That is why things like the following letter are such a crucial counter-witness to this either/or thinking and demonstrate an authentic Catholic intention to bear witness to racial justice as part of, not a rival to, Catholic faith. More than this, it bears authentic witness to Catholic peacemaking by responding in love, not easily understandable frustration, from the heart of African-American Catholicism. So proud of these sisters!:
November 16, 2021
Archbishop Jose H. Gomez
Archdiocese of Los Angeles
President of the United States Conference of Catholic Bishops
We greet you in the Name of our Lord Jesus Christ and His Holy Mother.
Founded in 1968, the National Black Sisters’ Conference (NBSC) is an organization of Black Catholic Women Religious and Associates belonging to congregations and communities from across the United States, the Caribbean and Africa. We are committed to confronting the sin of racism, which continues to permeate our society and Church as we work tirelessly for the liberation of our people.
In 1989, Sister Thea Bowman, FSPA addressed the Conference of Catholic Bishops challenging her “brothers in Christ” to continue to evangelize the African-American community while promoting inclusivity and full participation of African Americans in the Church, and to work tirelessly to eradicate the sin of racism that continues to divide the Body of Christ.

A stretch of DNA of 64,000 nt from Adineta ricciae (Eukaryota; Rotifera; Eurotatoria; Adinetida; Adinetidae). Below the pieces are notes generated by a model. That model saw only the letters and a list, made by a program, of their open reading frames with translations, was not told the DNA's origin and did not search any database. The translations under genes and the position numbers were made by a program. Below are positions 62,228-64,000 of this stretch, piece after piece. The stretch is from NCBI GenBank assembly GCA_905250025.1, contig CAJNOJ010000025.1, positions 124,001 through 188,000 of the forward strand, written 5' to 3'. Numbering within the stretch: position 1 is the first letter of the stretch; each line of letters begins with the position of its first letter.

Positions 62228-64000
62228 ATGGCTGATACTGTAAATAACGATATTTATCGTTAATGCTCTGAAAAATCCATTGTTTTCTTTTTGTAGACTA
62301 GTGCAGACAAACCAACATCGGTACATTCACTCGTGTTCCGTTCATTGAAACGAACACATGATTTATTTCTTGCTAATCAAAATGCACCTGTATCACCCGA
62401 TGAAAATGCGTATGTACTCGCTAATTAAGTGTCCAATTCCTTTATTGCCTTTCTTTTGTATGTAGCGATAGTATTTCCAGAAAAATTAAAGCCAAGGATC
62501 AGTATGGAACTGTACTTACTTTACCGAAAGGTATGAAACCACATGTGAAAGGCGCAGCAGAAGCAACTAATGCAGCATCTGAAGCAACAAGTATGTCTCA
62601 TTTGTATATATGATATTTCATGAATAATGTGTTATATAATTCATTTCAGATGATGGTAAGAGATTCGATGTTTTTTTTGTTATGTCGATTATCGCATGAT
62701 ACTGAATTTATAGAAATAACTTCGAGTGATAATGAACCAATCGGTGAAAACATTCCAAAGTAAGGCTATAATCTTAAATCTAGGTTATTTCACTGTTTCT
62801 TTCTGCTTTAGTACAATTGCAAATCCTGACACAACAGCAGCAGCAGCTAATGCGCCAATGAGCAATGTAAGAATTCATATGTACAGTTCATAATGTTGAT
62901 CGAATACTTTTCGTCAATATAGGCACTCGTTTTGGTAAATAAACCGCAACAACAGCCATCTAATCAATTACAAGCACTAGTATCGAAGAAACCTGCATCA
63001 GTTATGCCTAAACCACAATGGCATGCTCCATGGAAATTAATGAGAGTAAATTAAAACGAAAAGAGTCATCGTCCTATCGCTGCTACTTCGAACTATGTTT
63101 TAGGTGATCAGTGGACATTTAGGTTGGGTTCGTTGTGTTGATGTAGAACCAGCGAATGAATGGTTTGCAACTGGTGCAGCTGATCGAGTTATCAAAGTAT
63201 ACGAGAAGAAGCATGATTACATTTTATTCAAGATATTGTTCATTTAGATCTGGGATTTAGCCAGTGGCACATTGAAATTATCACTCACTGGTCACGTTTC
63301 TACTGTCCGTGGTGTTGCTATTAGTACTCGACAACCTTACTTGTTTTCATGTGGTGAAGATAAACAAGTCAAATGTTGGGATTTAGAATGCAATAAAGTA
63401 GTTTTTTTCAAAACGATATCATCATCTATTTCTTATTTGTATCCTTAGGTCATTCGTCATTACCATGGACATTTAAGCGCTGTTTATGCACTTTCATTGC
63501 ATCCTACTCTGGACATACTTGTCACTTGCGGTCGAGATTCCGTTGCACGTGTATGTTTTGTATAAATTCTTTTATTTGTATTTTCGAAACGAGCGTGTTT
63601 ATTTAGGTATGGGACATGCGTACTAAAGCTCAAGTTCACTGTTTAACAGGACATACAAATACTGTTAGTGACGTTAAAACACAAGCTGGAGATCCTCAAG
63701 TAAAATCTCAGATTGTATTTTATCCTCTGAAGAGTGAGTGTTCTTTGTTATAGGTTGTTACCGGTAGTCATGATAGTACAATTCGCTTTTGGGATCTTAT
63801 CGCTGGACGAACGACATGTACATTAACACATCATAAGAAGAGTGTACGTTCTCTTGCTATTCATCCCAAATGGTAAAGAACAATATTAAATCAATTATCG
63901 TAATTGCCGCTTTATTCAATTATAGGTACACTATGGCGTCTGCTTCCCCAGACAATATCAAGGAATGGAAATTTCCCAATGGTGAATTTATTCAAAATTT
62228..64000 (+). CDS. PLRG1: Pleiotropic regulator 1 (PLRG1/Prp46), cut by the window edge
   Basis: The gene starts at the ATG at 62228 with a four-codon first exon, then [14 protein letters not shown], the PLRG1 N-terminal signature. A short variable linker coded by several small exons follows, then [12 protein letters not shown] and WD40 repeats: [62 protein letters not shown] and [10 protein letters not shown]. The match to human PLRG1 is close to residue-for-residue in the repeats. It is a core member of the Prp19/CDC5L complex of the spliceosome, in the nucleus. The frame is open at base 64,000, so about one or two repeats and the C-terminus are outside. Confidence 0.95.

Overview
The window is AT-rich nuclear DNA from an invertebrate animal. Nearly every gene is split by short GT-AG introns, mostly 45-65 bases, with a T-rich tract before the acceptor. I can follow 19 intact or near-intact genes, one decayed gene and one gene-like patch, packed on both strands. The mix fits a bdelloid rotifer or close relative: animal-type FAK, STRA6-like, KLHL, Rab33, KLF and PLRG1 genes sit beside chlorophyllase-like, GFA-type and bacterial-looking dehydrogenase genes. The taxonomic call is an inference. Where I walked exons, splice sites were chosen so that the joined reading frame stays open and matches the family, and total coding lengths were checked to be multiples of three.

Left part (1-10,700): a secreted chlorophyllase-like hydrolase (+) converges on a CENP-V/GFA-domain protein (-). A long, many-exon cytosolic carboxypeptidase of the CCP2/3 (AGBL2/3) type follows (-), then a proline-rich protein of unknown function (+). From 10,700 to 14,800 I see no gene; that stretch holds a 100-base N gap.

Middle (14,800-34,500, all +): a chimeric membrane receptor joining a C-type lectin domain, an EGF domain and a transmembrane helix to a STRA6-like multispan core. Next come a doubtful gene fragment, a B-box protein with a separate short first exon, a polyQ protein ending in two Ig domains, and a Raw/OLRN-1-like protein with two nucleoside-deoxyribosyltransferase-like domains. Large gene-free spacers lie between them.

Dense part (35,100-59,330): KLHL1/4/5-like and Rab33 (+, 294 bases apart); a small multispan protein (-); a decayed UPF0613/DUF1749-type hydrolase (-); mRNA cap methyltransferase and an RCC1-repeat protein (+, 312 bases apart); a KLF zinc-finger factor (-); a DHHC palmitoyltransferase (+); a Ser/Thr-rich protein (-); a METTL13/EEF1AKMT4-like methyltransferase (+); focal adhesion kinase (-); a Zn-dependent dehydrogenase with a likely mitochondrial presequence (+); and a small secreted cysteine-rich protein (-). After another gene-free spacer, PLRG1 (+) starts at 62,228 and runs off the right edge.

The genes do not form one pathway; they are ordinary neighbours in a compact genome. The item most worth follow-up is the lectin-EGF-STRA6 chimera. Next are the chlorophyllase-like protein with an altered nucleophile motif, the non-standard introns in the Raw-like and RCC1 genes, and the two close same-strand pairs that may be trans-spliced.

Thirty-two years later, African Americans continue to confront racist systems of oppression as we fight for justice, to have our lives, our Black Lives Matter in the same way that white lives are valued in this country.
Last year, the world watched in shock and disbelief as George Floyd took his last breath under the knee of a police officer, who swore to “serve and protect”. It led to a raw awakening around this nation and world that America did not see or treat her African American citizens as human beings endowed with inalienable rights.